The Thriving Craft Beer Industry Could Benefit from Implementing an Electronic Laboratory Notebook

craft beer
The craft beer industry relies on producing unique beer formulations.
Image source: Flickr user QuinnDombrowski

The craft beer phenomenon started taking off in the early 1990s and reached nearly 8% volume of the total U.S. beer market by 2013. With that kind of growth, I think it’s pretty safe to say that there is a thriving craft beer industry, especially while overall U.S. beer consumption is flat to declining. Craft brewers may start out as hobbyists in their garages and basements, making beer to share with their family and friends, but once they develop a unique and appealing recipe, they may soon turn to commercial brewing. Fortunately, craft brewing does not require a steep investment of capital and doesn’t face typical regulatory and supply-chain barriers that are common in the food and beverage industry. An absence of these typical barriers to entry promotes the surge in new microbreweries that averages over one per day.

Brewers who take the leap into the thriving craft beer industry are faced with the challenge of developing tasty, profitable recipes. But making a tasty brew isn’t as simple as mixing up water, malt, yeast and hops. Beer formulations can be very complex, requiring numerous trial and error runs and optimization. Specifically, yeast selection, fermentation temperature and refinement all heavily influence the final taste of a brew. Let’s take a look at two important scientific components of brewing beer and how the craft beer industry can benefit from implementing an electronic laboratory notebook (ELN).

Protocol management

Beer production has been around forever… well, at least since the early 1700s B.C. So you’d think there would have been a consensus on the best way to brew. But the effects of sugars, additives, hops and temperatures and timing of stages in production create distinct flavors that may challenge even the most educated beer palates. It is a challenge to brew unique, tasty beers that are popular among most customers. For brewers, it can be difficult to maintain a comprehensive record of formulations using a traditional notebook that is easy to navigate and allows you to locate information easily. An ELN, however, can streamline record-keeping and allow brewers to spend more time developing new beers. An ELN can help with the development of formulations by allowing brewers to design a standard protocol that can be easily accessed, altered, and re-saved as a new protocol with all important information included. The entry will be saved by date and can be added to a project for easy access. The ELN is fully searchable by date, project or keyword.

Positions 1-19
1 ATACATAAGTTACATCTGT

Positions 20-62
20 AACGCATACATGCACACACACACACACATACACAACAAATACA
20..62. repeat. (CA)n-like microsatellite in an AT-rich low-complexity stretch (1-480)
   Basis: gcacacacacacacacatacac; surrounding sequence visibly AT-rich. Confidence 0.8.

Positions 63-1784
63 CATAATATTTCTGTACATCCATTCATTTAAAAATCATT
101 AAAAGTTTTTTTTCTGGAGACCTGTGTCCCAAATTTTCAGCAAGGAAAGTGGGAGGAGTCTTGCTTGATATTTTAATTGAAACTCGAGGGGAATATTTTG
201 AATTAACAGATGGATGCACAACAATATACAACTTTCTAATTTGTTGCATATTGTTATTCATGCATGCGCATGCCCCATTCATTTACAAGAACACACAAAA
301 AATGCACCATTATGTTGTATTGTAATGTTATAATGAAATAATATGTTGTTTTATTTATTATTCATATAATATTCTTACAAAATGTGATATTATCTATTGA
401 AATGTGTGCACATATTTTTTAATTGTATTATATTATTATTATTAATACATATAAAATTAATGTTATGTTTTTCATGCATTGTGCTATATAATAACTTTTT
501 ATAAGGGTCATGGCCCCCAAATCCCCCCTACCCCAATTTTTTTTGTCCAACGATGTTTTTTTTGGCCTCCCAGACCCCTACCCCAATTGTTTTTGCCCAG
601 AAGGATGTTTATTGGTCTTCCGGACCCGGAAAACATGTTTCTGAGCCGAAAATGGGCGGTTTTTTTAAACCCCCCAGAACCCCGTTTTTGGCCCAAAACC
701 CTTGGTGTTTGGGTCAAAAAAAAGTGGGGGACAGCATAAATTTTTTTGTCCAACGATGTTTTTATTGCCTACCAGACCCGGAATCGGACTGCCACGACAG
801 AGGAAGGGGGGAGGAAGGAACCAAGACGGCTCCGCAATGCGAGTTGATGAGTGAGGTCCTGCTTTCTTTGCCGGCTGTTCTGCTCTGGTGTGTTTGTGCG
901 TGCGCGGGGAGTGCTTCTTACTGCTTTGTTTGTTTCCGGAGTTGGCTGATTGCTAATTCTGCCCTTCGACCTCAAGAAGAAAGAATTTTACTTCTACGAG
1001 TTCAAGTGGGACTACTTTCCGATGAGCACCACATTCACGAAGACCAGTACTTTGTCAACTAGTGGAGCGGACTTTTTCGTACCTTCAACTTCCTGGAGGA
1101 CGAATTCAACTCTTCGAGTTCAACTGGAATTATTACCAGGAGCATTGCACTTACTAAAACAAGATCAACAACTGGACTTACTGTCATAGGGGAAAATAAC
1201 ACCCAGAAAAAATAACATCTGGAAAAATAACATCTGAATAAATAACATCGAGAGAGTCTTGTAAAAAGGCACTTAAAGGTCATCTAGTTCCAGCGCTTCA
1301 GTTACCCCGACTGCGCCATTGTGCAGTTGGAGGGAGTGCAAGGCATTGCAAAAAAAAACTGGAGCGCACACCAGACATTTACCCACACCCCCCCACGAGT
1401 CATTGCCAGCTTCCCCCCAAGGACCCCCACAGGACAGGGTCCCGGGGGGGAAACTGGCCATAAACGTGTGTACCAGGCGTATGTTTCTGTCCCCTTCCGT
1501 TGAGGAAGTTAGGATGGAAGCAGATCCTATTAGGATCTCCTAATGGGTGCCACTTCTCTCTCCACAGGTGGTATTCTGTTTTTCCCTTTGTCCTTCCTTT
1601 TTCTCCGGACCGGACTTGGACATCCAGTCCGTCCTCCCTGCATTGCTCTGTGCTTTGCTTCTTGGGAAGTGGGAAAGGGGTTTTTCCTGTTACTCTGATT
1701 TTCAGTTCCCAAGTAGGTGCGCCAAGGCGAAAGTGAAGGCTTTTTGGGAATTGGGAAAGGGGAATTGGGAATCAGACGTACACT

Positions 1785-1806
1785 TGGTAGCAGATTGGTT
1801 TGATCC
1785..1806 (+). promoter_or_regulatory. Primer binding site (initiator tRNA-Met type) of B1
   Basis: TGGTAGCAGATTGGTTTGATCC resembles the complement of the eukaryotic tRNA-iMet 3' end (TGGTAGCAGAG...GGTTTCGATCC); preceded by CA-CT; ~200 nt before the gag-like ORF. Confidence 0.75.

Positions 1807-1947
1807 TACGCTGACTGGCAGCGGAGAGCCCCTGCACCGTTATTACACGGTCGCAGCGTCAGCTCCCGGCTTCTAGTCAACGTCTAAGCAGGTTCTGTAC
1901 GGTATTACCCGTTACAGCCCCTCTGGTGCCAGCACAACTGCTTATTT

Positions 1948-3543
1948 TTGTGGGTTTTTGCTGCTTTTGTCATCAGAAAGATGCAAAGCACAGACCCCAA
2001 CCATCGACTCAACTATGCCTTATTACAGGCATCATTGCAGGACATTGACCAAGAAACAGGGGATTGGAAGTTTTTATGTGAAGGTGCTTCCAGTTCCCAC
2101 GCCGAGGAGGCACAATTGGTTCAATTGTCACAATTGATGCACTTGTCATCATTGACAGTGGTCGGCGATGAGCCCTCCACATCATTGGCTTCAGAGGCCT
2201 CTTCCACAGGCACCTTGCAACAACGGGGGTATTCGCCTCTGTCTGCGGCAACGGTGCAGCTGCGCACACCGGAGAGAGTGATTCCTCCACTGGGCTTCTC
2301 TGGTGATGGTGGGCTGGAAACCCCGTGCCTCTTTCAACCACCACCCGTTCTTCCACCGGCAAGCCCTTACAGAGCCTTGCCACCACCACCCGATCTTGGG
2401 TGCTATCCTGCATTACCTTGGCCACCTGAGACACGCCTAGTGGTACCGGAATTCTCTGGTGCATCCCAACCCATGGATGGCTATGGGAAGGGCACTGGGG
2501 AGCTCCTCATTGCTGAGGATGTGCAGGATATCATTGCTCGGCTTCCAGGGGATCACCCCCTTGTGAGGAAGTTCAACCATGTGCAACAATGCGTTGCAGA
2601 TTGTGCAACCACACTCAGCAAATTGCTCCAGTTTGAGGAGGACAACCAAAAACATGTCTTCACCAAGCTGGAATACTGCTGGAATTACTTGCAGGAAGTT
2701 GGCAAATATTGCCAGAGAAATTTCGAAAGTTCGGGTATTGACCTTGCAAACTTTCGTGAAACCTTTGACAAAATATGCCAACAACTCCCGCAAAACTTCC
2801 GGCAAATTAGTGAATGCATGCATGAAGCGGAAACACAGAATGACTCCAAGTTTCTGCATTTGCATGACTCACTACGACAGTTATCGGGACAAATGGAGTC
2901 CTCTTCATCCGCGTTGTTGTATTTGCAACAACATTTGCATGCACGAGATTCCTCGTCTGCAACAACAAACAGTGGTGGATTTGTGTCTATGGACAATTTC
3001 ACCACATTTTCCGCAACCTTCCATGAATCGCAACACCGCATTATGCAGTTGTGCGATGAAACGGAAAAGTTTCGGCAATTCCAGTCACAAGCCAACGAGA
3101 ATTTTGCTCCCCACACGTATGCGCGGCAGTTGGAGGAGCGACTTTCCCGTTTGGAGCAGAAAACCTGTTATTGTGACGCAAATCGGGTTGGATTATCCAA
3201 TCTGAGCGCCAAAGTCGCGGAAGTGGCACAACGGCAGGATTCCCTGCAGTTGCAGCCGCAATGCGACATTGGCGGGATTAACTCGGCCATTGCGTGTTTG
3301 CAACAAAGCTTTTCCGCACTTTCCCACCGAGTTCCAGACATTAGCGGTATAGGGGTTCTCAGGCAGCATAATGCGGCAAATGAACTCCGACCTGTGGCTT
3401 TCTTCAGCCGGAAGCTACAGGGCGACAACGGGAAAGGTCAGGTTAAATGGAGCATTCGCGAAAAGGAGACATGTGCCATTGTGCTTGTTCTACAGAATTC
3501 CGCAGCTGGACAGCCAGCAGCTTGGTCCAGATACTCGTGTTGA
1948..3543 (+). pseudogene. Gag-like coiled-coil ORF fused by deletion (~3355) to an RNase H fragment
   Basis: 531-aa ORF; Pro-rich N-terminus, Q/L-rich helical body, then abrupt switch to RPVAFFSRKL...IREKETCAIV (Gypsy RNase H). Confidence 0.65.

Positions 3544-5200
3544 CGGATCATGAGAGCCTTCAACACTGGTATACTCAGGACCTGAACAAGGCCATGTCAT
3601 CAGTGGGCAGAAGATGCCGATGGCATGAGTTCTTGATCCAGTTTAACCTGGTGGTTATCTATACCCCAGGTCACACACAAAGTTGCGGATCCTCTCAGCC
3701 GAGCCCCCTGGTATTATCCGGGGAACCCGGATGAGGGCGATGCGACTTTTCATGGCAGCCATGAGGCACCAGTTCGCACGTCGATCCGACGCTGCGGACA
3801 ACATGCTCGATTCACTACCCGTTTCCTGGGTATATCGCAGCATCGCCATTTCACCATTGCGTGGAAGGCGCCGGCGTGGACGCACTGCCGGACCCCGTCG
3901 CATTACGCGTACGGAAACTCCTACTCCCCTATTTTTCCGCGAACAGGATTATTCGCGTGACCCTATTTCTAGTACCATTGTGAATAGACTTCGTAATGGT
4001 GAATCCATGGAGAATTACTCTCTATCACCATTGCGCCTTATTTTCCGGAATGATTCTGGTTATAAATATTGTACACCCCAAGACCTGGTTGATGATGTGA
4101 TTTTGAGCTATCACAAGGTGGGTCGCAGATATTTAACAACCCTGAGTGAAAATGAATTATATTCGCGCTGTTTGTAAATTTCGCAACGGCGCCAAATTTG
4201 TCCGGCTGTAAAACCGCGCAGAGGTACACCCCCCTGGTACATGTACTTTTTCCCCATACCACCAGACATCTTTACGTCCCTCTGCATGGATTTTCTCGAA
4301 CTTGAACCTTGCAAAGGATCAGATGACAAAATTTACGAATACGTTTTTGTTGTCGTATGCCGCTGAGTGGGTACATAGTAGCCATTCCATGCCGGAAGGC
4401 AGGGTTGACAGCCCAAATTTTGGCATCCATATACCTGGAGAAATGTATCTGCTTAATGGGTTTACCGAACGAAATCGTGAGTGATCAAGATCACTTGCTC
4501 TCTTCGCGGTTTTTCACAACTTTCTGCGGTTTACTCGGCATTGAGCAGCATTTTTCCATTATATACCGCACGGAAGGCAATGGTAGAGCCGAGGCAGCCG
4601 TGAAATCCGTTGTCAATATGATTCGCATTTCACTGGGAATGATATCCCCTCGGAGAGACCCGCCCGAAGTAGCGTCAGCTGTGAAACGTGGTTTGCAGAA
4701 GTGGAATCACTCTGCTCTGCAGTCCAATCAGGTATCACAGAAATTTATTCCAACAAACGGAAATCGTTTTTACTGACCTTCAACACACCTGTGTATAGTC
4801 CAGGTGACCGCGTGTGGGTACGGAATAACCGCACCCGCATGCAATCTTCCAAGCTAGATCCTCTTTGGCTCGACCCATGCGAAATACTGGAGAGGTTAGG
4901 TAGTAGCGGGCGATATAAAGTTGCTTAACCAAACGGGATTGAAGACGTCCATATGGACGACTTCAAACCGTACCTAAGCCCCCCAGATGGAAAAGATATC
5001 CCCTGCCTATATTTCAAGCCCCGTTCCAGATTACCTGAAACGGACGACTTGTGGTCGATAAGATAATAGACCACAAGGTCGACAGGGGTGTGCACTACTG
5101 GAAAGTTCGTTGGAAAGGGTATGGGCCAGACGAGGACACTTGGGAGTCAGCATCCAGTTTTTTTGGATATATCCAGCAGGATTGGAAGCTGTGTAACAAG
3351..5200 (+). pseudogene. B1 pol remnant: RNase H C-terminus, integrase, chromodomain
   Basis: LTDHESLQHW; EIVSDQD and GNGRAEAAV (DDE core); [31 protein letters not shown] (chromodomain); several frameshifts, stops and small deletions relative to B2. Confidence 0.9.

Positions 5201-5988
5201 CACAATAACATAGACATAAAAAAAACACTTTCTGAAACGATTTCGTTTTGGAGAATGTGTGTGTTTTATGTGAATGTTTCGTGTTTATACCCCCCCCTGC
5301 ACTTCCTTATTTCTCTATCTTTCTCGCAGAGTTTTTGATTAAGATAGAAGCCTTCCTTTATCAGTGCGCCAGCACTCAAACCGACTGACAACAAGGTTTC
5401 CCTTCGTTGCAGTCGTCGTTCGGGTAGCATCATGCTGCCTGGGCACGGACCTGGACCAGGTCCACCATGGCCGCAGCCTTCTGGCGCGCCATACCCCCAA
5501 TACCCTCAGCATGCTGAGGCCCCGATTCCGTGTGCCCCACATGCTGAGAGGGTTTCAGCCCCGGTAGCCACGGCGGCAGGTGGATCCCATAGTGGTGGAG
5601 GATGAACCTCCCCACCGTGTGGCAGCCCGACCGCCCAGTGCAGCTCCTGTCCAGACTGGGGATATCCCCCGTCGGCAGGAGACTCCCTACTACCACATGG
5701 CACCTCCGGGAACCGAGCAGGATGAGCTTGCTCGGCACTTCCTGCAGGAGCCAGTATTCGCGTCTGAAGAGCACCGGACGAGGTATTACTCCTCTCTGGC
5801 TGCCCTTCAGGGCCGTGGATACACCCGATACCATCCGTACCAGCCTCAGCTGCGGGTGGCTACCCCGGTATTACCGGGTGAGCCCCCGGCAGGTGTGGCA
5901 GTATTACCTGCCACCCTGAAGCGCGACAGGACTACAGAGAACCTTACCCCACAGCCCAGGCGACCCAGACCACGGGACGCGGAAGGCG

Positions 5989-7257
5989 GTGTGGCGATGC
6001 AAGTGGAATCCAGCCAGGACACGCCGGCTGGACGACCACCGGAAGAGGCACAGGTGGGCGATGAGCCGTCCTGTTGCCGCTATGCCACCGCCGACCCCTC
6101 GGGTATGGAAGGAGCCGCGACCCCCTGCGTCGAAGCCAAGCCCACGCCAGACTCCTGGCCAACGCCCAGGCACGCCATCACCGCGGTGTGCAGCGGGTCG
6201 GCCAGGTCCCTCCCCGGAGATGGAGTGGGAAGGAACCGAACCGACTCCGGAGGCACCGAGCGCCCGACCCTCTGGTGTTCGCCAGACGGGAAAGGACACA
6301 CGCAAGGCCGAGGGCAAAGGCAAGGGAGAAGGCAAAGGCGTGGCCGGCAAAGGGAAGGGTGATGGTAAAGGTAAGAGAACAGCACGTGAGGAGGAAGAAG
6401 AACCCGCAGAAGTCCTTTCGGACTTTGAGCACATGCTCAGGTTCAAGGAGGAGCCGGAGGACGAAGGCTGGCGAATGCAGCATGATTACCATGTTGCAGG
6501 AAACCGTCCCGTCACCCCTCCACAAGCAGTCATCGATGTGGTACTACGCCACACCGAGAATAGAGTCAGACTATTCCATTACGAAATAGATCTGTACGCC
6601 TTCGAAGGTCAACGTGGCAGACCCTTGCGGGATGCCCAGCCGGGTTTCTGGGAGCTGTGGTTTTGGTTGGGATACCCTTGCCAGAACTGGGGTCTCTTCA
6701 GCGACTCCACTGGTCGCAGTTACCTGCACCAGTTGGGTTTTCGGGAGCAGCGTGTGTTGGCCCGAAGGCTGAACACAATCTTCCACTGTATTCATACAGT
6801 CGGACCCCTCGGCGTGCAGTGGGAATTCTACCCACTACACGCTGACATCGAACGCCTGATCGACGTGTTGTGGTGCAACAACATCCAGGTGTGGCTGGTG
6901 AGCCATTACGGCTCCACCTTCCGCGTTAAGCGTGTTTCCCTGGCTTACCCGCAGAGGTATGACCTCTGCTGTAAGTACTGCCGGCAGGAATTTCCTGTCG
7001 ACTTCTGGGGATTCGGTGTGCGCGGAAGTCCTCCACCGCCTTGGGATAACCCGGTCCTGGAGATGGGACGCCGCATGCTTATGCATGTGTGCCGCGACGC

Alcohol production depends on the presence of yeast for fermentation to occur. Fermentation creates alcohol and carbon dioxide. The process of fermentation is natural, but the type of yeast used can have dramatic effects on the qualities of the beer. There are hundreds of strains of brewing yeasts yielding hundreds of flavor and aroma compounds affecting a beer’s alcohol level, clarity and texture. Yeast genetics is a popular research area for brewers who are interested in how the genetics of yeast affect the final beer product. Brewers are also interested in preventing cross-contamination of yeast within a single brewing facility, as getting the wrong yeast in the production can drastically affect the quality of the resulting brew. Yeast selection is critical to beer formulation. An ELN can support brewers as they experiment and investigate which strains to include in production, with its valuable feature to keep complete formulation records and help ensure the correct yeast is added to each batch of brew.

Brewing beer is a science that requires extensive record-keeping and protocol management. As the craft beer industry grows, many firms should consider implementing an ELN to help protect their valuable research and streamline production. Visit the Accelrys website to learn more about how Accelrys Notebook could help your firm develop tasty brews.

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